Overall, the event went fantastic. I was very proud to have participated in it, sent the initial email to invite Kelsey Juliana to the event, and to be the MC for the event. I was honored to get my picture with Kelsey Juliana. The full credit to making this event a success really goes to Amy Hall-Bailey and her husband Jonathan Bailey, as well as Brenna Burke, Deborah Lev, Wally Shriner, Brittany Kimzey, Jane Stackhouse, Steve Holgate, the Portland City Club, and many others. My friend and fellow Climate Reality Leader Ken Pitts took wonderful pictures of the event. It was great to be at the right place at the right time to see this event come together.
We really did appreciate Kelsey Juliana and Our Children’s Trust for their time and participation. Kelsey was an enthusiastic and engaging speaker with the audience. Lee van der Voo had great questions that allowed the audience to get to know Kelsey, her thoughts on the lawsuit, and her ideas how we should reduce the threat of climate change.
Organizing my second large climate event in Milwaukie, Oregon in September 2019
The day after the Kelsey Juliana climate that felt so triumphant, disaster happened in Oregon.
The Clean Energy Jobs Bill moved now moved from the Oregon House to the Senate floor where we barely had the Democratic votes to pass this bill. On June 20, 2019, it was very disheartening when Oregon Senate Republicans fled the state to deny the required 2/3 quorum for a floor vote for HB 2020. Over the next ten days, the mood was more depressing as Republicans Senators refused to return to work until the Democrats agreed to kill HB 2020. It felt like a year of my effort of numerous lobby meetings with legislators, attending organizing meetings, testifying at hearings, helping to organize events and rallies, asking residents across Oregon to contact their legislators, and countless trips to the Capitol in Salem went down the drain. It was a helpless feeling that a bitter defeat was about to happen and there was nothing we could do about it.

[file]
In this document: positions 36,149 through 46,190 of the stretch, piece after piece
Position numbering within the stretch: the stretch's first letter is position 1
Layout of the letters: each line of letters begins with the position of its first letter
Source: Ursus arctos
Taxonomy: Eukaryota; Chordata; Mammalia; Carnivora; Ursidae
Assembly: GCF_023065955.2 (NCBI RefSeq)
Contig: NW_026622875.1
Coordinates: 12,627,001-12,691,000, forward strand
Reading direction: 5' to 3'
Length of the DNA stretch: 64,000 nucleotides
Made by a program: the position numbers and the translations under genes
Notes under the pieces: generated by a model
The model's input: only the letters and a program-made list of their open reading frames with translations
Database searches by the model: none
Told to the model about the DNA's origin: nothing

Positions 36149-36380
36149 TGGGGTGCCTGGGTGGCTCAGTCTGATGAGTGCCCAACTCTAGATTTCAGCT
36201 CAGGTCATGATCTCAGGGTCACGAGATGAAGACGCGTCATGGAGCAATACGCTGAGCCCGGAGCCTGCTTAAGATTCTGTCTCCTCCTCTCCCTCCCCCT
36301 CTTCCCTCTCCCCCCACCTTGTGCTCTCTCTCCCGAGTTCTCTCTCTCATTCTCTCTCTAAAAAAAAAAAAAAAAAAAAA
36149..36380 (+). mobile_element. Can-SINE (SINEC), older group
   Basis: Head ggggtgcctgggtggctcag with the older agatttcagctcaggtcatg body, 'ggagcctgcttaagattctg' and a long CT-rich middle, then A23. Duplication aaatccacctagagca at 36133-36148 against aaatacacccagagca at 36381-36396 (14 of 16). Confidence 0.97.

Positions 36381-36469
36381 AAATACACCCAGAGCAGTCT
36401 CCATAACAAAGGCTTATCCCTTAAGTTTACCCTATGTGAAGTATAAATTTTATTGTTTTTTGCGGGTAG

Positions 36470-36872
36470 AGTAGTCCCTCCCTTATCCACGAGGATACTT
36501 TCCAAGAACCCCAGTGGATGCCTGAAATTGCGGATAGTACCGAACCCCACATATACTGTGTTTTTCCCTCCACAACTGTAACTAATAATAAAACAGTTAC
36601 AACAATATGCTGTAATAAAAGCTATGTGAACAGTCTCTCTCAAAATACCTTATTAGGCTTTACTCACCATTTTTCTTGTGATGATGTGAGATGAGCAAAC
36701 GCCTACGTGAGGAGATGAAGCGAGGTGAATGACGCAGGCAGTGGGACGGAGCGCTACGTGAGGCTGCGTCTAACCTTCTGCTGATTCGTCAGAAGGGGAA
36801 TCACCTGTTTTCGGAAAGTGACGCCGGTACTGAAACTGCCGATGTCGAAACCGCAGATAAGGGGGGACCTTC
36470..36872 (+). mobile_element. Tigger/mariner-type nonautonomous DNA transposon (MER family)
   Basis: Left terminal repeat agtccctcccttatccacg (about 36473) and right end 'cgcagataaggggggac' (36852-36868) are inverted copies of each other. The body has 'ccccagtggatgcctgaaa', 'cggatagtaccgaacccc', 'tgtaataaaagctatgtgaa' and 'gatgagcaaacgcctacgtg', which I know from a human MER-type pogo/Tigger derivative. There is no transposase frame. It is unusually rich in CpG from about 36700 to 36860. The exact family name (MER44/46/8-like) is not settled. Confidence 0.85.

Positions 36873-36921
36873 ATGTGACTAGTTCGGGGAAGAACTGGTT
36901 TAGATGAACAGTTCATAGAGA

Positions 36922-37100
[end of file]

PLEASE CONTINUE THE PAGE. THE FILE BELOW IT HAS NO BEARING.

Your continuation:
The bill had to pass the legislative before the Sunday, June 30, 2019, the last day of the session or it would die. The last day of the session is known on the Oregon Legislative calendar as Sine Die. According to Merriam-Webster’s dictionary, Sine Die means, “without any future date being designated (as for resumption): indefinitely. (Example) the meeting (or legislative session) is adjourned sine die.” We hoped for a miracle that the GOP Senators would come to their senses and return to Oregon. However, it looked bleaker each day.
On Tuesday, June 25th, Oregon Senate President Peter Courtney announced that he did not have the Democratic votes to pass HB 2020. Therefore, the bill was dead. On Friday, June 28th the Republican Senators returned to Salem to vote on the remaining legislative bills before the Sine Die happened. A friend talked me into going to the Capitol to at least look at the weak-kneed Democratic Senators in the eye. I felt so numb that a major bill on climate action failed.
The peak experience of the Kelsey Juliana event was just one week previously, yet it felt like a very distant memory under the weight of this very bitter defeat. I felt so depressed by this letdown that I did not want to get off the couch for weeks.